WASHINGTON - Employers added only 36,000 jobs in January, far fewer than expected, as manufacturing posted its strongest gains since the late 1990s, but construction and transportation businesses shed workers. Economists largely attributed the disappointing showing to severe weather.
The nation's unemployment rate, which is calculated from a different survey less affected by weather, fell to a 21-month low 9% from 9.4% in December, the Bureau of Labor Statistics reported. The jobless rate has now dropped sharply two straight months and is down from 9.8% in November.
But economists, such as RDQ Economics, said the severe weather likely kept Americans from looking for work, artificially reducing the labor force and pushing down the jobless rate.
"We look for the unemployment rate to rise back toward 9.5% and payrolls to jump significantly in February," RDQ said in a research note.
Economists also largely downplayed January's meager payroll increase because 886,000 Americans said they couldn't' get to work last month because of bad weather, vs. a January average of 417,000.
"Clearly the rise in payrolls was held down by weather," says Jim O'Sullivan, chief economist of MF Global.
That could result in a big jump in payroll employment next month. Economists had estimated that 146,000 jobs would be added in January.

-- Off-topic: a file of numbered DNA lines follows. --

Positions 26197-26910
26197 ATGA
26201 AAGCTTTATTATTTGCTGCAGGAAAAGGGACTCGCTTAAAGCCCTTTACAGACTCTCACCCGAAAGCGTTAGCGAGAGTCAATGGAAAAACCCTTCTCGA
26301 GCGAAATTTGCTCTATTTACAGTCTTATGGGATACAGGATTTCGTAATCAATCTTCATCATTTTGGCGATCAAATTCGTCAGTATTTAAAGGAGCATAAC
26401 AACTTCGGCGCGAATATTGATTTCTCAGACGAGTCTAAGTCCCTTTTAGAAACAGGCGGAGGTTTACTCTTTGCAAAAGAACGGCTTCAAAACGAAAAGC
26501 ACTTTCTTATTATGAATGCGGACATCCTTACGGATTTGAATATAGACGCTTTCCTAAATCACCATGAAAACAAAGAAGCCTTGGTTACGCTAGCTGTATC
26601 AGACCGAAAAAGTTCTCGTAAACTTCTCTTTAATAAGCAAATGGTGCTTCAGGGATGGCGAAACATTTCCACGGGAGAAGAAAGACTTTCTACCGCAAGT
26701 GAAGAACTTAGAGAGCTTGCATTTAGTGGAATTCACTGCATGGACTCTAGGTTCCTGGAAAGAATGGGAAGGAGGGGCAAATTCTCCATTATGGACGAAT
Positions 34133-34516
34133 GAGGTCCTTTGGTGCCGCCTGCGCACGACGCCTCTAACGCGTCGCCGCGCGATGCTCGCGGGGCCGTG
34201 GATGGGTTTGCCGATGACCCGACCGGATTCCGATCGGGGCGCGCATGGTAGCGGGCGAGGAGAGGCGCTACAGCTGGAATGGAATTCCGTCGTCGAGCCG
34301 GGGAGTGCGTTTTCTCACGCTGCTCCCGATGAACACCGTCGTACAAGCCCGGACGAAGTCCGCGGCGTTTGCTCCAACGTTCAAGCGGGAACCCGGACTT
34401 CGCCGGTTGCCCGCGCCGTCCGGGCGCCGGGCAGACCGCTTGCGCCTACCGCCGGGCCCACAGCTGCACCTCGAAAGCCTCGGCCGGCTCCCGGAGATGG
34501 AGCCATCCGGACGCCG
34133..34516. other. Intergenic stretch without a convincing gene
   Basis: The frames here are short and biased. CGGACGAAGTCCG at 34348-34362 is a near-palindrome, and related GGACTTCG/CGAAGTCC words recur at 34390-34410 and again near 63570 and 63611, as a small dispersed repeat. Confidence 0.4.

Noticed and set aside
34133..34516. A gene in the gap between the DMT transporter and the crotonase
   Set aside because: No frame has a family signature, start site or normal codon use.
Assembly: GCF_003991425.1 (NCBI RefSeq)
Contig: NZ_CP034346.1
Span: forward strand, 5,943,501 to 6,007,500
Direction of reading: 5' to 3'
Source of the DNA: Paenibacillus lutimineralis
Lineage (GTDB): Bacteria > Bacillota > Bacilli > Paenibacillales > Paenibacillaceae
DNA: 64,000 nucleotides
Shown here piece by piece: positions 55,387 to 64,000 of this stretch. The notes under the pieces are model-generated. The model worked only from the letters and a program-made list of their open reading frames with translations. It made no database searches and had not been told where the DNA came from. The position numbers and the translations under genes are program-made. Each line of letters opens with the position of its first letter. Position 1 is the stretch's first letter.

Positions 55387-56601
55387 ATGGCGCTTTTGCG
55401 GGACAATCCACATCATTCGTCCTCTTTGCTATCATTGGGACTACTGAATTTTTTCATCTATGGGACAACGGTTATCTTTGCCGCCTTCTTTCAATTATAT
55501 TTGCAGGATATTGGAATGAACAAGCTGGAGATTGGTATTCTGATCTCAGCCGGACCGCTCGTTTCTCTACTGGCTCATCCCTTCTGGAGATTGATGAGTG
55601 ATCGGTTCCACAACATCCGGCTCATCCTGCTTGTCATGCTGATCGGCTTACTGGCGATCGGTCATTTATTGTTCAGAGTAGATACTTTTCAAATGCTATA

Perhaps more disheartening in Friday's report was that annual government revisions to employment data showed the nation gained only 909,000 jobs in 2010, vs. the 1.1 million previously estimated.
Yet the recent trend has been positive. Employment figures for November and December were revised up by 40,000.
Economic reports have shown strong job gains in both the manufacturing and service sectors in recent months.
"It looks like the trend is accelerating significantly," O'Sullivan says.
Joel Naroff of Naroff Economic Advisors, says," The labor market is getting better, but not quite at the pace we'd like to see."
After adding an average 75,000 jobs a month in 2010, after the recent revisions, O'Sullivan and other economists expects monthly job gains to pick up significantly to about 200,000 by mid-year.
An encouraging sign: The number of people working part-time even though they wanted full-time work fell to 8.4 million from 8.9 million. That helped lower the underemployment rate - which also includes the unemployed and discouraged workers who've stopped looking - to 16.1% from 16.7%.
And the ranks of those out of work at least six months fell to 6.2 million from 6.4 million.
The number of temporary workers, however, fell 11,400 after adding an average 25,000 jobs a month the past year. And the average hours worked dipped to 34.2 hours from 34.3 hours a week. Increases in temporary workers and the work week typically augur growth in permanent staffing. But O'Sullivan said both categories were likely dampened by snowstorms.
The manufacturing industry gained 49,000 jobs, most since 1998, largely because of surging automobile sales. Retailers added 27,500 jobs and professional and business services add 31,000.
But the beleaguered construction industry lost 32,000 jobs, transportation and warehousing shed 38,000 and financial firms cut 10,000. Budget-strapped state and local governments chopped 12,000 workers while the federal government cut 14,000.
Paul Davidson, USA TODAY